Gwertzman's comments highlight that Microsoft's acquisition of Zenimax and Bethesda could play a pivotal role in bringing PlayFab to the fore. It positions Microsoft as a competitor against engine vendors like Epic Games and Unity3D, as Microsoft will acquire the legendary id Tech engine through owning id Software. Wolfenstein, DOOM, and others were built recently using this engine. With PlayFab's investment, it's easy to imagine where the tech could be further adapted. Gwertzman was unable to comment on these possibilities, given the fact the acquisition is on-going and not yet finalized. Still, he did note that PlayFab's Chief Technology Officer Travis Bradshaw was formerly Lead Programmer at id Software, working on the id Tech engine. Also, it's worth noting that DOOM Eternal uses PlayFab for its online systems.
Beyond adapting cloud technology for rendering in games, Microsoft is also betting on machine learning and AI to solve and improve other aspects of online interactions.
The building blocks of play
Gaming went from essentially being interactive solo board games to a huge cultural movement in a few decades. No longer are games restricted to your cathode-ray TV set. We all have the opportunity to connect to massive scale connected worlds with players from all over the planet.
James Gwertzman notes that many developers have the ambition for their game to become a true community. We've seen it happen in recent years with games like World of Warcraft, Minecraft, and Fortnite. We've seen it even earlier in older MMOs, shooters, and beyond from the early days of the 'net.
Many of the tools for game features we often take for granted have been made available to developers at a level of quality not seen before outside of the biggest players. Microsoft and the other big platform holders are bringing a fresh wave of interconnected creativity. We could see the next Fortnite, Roblox, or Minecraft emerge right around the corner, powered by PlayFab.
Jez Corden is a Senior Editor for Windows Central, focusing primarily on all things Xbox and gaming. Jez is known for breaking exclusive news and analysis as relates to the Microsoft ecosystem while being powered by caffeine. Follow on Twitter @JezCorden and listen to his Xbox Two podcast, all about, you guessed it, Xbox!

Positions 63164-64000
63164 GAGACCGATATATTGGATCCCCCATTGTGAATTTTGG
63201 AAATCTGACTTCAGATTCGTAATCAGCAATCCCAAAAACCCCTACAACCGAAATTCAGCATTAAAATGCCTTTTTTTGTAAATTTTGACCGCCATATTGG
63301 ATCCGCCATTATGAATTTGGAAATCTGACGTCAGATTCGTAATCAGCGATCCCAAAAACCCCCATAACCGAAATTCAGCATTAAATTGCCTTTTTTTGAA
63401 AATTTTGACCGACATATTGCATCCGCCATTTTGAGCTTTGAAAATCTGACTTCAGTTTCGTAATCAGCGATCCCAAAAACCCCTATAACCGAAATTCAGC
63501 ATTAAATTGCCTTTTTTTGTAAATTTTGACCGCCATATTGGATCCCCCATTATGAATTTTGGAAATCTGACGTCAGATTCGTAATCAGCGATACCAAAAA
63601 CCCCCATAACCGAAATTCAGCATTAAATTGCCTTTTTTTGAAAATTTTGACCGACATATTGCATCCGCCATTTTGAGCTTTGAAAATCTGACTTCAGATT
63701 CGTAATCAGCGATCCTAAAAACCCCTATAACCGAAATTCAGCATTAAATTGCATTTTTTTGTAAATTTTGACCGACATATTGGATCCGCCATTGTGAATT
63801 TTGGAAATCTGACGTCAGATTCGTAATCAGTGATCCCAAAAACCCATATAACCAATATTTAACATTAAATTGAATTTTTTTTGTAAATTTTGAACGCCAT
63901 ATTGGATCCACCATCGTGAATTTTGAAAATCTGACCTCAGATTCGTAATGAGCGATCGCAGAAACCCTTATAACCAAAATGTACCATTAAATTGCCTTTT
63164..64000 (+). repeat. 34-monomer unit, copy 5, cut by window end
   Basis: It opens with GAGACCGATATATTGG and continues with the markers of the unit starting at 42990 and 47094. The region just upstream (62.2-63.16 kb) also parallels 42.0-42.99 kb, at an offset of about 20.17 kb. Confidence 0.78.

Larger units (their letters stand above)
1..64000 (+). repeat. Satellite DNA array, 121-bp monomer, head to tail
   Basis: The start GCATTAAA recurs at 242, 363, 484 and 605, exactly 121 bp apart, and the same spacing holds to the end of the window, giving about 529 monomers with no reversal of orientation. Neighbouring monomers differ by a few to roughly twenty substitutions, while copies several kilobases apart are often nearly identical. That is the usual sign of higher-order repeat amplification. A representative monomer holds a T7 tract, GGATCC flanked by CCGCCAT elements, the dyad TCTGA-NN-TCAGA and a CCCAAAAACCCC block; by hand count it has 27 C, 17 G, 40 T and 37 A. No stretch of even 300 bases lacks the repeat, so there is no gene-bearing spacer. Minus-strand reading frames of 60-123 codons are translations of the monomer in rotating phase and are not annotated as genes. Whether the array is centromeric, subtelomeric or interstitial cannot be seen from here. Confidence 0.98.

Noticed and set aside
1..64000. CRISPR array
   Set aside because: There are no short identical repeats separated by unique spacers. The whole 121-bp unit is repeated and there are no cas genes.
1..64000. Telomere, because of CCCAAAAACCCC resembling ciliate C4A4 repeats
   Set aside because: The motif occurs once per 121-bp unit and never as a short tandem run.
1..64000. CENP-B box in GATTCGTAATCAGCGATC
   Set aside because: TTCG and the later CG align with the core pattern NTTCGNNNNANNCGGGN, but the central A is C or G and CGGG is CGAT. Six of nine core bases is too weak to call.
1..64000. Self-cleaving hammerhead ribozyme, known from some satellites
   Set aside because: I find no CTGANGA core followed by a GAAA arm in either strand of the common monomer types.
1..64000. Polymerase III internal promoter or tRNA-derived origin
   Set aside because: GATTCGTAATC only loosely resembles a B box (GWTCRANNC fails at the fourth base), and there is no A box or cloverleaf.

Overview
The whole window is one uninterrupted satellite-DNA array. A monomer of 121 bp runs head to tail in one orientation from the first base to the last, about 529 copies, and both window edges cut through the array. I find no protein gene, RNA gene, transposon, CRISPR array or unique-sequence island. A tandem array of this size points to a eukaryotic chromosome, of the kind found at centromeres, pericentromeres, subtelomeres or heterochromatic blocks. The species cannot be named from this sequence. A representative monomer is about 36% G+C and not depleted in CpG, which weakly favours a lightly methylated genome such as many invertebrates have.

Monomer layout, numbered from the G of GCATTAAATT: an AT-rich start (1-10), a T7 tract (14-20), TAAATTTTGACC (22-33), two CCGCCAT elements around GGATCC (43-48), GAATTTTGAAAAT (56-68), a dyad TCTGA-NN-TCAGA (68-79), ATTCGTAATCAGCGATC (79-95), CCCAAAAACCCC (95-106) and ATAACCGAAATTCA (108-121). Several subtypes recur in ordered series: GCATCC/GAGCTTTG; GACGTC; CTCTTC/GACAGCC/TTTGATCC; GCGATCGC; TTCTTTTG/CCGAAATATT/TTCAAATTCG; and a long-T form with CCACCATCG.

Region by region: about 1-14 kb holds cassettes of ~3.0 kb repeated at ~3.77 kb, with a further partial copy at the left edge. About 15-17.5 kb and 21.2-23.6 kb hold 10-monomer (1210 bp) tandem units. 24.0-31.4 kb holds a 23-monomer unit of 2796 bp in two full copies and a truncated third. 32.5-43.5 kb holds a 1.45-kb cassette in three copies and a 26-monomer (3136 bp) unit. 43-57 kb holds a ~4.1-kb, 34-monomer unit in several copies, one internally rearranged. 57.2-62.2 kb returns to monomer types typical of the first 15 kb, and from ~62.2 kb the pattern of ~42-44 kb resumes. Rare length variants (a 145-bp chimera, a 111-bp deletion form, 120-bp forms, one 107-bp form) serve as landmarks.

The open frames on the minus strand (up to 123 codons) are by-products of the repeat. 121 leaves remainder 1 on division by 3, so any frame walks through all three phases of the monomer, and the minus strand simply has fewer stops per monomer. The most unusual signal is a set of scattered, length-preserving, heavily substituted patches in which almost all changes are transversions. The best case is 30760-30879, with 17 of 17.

Great article! I'm also trying out Playfab right now. We are launching a few AAA game projects, and one of them needs something like PlayFab.
Nice! How is it going?
It _was_ a fantastic article!
At first I mistook it for another "investor/stock" info article, and went to browse on, only to seconds later give it another glance. I'm glad I did. (The intro was quite misleading for those of us skimming in a hurry.) This here was especially impressive: "The process of mapping Flight Simulator and running those models to create geometry took only 72 hours or something because you're using thousands of servers to shoulder the computational load." If you've ever tried to generate dynamic lighting for a map in CS on a local PC, you'll know that it takes several DAYS, depending on the map size and the machine doing the rendering, of course :)
Imagine trying to do similar rendering work, but for the entire surface of Earth! ... Suddenly 72 hours sounds immensely impressive! One lille thing: Somewhere in a quote it read "with with with with".
Didn't you guys use Grammarly and doesn't it catch those kind of mishaps :)?
Get the best of Windows Central in in your inbox, every day!
Thank you for signing up to Windows Central. You will receive a verification email shortly.
There was a problem. Please refresh the page and try again.